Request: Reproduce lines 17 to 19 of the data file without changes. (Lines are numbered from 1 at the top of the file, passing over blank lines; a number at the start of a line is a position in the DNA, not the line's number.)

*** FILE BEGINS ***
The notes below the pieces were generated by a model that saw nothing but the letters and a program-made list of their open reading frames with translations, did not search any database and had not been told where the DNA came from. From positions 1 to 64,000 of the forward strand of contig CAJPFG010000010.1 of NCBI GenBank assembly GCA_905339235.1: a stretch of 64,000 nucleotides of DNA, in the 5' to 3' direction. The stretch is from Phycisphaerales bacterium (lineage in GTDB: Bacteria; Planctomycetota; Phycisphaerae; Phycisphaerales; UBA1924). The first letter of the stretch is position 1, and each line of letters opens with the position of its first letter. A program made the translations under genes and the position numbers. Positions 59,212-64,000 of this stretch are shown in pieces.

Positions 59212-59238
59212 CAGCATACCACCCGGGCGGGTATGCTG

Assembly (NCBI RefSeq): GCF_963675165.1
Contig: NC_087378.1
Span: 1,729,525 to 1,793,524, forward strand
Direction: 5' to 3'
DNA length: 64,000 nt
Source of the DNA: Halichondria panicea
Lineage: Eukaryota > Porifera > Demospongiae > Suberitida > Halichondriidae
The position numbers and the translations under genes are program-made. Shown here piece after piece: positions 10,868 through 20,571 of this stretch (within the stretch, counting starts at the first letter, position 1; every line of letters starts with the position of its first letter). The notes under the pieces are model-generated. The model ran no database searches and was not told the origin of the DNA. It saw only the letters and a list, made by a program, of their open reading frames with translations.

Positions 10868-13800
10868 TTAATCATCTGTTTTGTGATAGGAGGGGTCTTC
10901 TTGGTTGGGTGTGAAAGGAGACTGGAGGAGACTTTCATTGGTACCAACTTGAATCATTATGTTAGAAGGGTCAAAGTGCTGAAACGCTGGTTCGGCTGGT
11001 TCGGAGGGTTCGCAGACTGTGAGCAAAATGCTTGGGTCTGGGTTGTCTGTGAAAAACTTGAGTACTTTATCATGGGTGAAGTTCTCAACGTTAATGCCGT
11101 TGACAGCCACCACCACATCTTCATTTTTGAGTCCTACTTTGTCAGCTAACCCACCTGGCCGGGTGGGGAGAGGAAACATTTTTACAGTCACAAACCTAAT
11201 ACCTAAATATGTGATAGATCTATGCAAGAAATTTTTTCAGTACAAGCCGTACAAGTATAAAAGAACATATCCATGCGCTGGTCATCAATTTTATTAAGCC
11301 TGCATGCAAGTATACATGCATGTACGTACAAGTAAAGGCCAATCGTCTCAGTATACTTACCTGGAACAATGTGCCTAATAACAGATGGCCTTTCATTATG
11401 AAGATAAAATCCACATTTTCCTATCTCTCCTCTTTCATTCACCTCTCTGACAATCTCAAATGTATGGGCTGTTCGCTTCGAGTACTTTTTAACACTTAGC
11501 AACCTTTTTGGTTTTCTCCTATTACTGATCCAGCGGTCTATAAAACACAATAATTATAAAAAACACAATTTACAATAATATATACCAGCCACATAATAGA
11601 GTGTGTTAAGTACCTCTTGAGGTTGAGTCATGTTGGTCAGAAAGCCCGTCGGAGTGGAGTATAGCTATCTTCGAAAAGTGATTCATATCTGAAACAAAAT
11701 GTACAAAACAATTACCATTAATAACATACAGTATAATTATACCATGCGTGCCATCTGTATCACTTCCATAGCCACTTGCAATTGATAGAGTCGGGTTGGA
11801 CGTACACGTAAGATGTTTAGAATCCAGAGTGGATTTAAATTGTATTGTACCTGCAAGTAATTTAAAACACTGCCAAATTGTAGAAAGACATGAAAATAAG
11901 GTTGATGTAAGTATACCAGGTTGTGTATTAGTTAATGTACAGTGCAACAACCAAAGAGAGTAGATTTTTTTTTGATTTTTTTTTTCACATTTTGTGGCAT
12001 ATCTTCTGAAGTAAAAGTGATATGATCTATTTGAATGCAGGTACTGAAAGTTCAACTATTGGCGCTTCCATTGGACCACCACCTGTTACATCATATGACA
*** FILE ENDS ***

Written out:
11201 ACCTAAATATGTGATAGATCTATGCAAGAAATTTTTTCAGTACAAGCCGTACAAGTATAAAAGAACATATCCATGCGCTGGTCATCAATTTTATTAAGCC
11301 TGCATGCAAGTATACATGCATGTACGTACAAGTAAAGGCCAATCGTCTCAGTATACTTACCTGGAACAATGTGCCTAATAACAGATGGCCTTTCATTATG
11401 AAGATAAAATCCACATTTTCCTATCTCTCCTCTTTCATTCACCTCTCTGACAATCTCAAATGTATGGGCTGTTCGCTTCGAGTACTTTTTAACACTTAGC